For meal thirteen, I trekked to UM’s North Campus, enjoying a bit of the natural view as I got my game face on to cook for Christine.
– Penne Pasta with the Bestest Pesto, from the Post Punk Kitchen
– Ratatouille from Vegan on the Cheap by Robin Robertson (And suggestions for leftovers!)
– Pumpkin Cheesecake Reprise from last week’s meal with Will and Kim
The Bestest Pesto
The Post Punk Kitchen’s Bestest Pesto’s name is not misleading. It utilizes walnuts, pine nuts, and fresh basil to create a simply delicious pesto that would not leaving anyone craving a dairy-laden pesto. Check out the recipe here. I served mine over penne.
Don’t be afraid to make your own pesto! Fresh pesto, in my experience, is something that can not be replaced by a pre-made version. The only time consuming part of making the pesto is roasting the nuts which takes ten minutes and can be done while prepping the rest of the meal. Having a food processor or quality blender to blend everything is a must, though. I struggled with a cheap blender that just would not blend the basil leaves before I invested in a food processor. I use my VitaMix now, but there are less expensive blenders that are quality as well. Research your appliances before buying them!
Ratatouille served once, twice, three times.
I thought I would give a classically vegan dish–ratatouille–a swing for this week’s Meal with MelRob. All was good and well..until I was faced with a daunting amount of leftover ratatouille which, after the third ratatouille dinner, got pretty old. So, I decided to reinvent the dish; first into a vaguely Southwestern dish and second into a minestrone soup. Reinventing the dish may have been my favorite part of this meal–it was easy, frugal, and left me feeling resourceful and creative. Read on for the recipe and my leftover suggestions!
From Vegan on the Cheap, p. 67, by Colleen Patrick-Goudreau
- 1 large-size, globe eggplant, cut into 1/2 inch (1 cm) cubes
- 2 tablespoons olive oil or water
- 2 medium-size or 1 large-size red onion, cut into 1/2 inch (1 cm) cubes
- 2 medium-size zucchini, cut into 1/2 inch (1 cm) cubes
- 2 red (or any color) bell peppers, cut into 1/2 inch (1 cm) squares
- 4 garlic cloves, minced
- 1/4 cup dry white wine
- 1 cup vegetable stoc
- 4 tomatoes, seeded and roughly chopped or 2, 15-ounce cans of fire roasted tomatoes (I used the fire roasted tomatoes, canned)
- 1 tablespoon chopped fresh parsley
- 2 teaspoons chopped fresh thyme or 1/2 teaspoon dried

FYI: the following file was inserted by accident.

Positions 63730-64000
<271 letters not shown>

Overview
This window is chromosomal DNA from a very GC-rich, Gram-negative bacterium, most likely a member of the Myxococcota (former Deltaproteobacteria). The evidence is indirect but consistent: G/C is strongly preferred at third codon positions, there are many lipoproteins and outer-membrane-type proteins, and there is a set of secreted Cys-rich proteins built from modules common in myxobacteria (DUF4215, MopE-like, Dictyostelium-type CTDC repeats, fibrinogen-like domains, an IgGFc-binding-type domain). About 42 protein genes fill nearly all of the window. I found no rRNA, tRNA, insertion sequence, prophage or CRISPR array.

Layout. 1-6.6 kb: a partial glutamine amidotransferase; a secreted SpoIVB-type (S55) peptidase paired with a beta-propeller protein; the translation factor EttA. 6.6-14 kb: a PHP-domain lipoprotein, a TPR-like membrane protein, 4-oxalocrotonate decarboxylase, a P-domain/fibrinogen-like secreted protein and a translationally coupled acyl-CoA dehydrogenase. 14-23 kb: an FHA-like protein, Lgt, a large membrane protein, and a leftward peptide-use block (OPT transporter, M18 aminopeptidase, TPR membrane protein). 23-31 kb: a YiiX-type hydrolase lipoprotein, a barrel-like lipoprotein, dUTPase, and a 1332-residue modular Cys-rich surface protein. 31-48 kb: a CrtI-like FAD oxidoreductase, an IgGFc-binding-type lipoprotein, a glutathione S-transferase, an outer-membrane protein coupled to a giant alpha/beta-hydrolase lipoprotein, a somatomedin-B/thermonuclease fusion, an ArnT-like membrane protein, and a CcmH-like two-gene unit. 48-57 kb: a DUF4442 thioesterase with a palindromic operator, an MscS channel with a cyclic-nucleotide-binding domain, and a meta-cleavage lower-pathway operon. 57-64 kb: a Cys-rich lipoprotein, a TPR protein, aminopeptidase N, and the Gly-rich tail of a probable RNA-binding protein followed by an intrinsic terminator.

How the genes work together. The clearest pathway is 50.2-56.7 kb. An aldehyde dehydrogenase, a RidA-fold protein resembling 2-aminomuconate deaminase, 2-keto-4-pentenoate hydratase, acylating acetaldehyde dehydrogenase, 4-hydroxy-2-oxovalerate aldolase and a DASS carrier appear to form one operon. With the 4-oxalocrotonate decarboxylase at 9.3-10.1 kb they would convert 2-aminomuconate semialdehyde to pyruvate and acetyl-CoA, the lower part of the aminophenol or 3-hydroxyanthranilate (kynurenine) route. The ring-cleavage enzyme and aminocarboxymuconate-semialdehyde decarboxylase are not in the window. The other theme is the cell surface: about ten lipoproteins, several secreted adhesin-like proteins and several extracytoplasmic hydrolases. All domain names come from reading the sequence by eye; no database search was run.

- 1 teaspoon chopped fresh parsley
- 2 teaspoons chopped fresh marjoram (or 1/2 dried oregano and 1/2 teaspoon dried marjoram)
- 2 bay leaves
- 3 cups cooked white beans or 2, 15-ounce cans, drained and rinsed
- salt and pepper to taste
- 1/2 cup fresh basil, finely chopped
- Kalamata Olives, pitted and chopped for garnish (optional)
1) Steam cubed eggplant for 10 minutes until soft–not mushy. In a very large sauté-pan, heat olive oil to medium and add onions. Cook onions until soft, about 5 minutes, stirring, then add zucchini and peppers for an additional 5 minutes. Add steamed eggplant for another 5 minutes.
2) Add garlic and cook for 30 seconds, until fragrant. Add wine and stock, bring to a boil, and then reduce heat to medium-heat, stirring in herbs (with the exception of the fresh basil) and tomatoes. Reduce heat and cover, simmering gently for 15 minutes with the occasional stir.
3) Add beans to skillet, stirring, and cook uncovered until veggies are tender, but not mushy, and liquids have thickened, about 5 minutes. Season with salt to taste.
4) Remove from heat and stir in basil. Serve warm or at room temperature, garnished with pepper and olives (optional).
1) Bordering on Ratatouille (a dish with a Southwestern flare)
– chili powder and any additional chili or fajita-esque seasonings like cumin, smoked paprika
– 1/2 frozen corn
– rice or tortillas
Directions: Cook rice or have tortillas on hand to use as the serving base. Reheat around 4 cups of ratatouille in a skillet, adding around 1 tablespoon of chili powder and other seasonings to approximately 4 cups of ratatouille, as well as 1/2 cup or so of frozen corn. Cook on medium for around 10 minutes, making sure the corn is heated and the flavors have had some time to meld. Serve over rice or in a tortilla shell, and pour some salsa on top. Feel empowered.
2) MelRob’s Mish-Mosh Minestone
– A bit of pasta (I cooked about 1/3 of a standard box of rotini to add)
– Vegetable broth
– Either a couple of tablespoons tomato paste or crushed tomatoes (I used about a 1:3 ratio of crushed tomatoes to verge broth)
– a couple of carrots, chopped
– 1/2 quartered olives (kalamata olives preferred)
– A few teaspoons of additional Italian seasonings, paprika (Explore flavor, yourself, etc…)
– a handful of spinach
Directions: Take inventory of your fridge and consider adding any veggies or leftovers that you may want to throw into the soup. I grabbed a couple straggling carrots. Chop vegetables and cook in olive oil at medium heat until soft, about 10 minutes, in a large soup pot. Add leftover ratatoulille to pot and fill with broth and tomatoes, crushed or paste, until the liquid covers the vegetable mix. Add seasonings, pasta, and olives and let simmer covered for around 30 minutes, giving the flavors time to mature. Add handful of spinach in the final minutes. Pat yourself on the back for creating something out of “waste”. Enjoy with bread!
Pumpkin Cheesecake: Act Two
A few times, I’ve frozen dessert from one week to serve it the next week. Because it can save me a couple of hours in the kitchen, and, if I don’t, I eat all of the leftovers alone in my room and feel bad about myself. Lez be real. The Cheesecake froze fantastically and I simply thawed in the morning of my meal in the refrigerator. Check out my last post here to get the recipe from the Joy of Vegan Baking.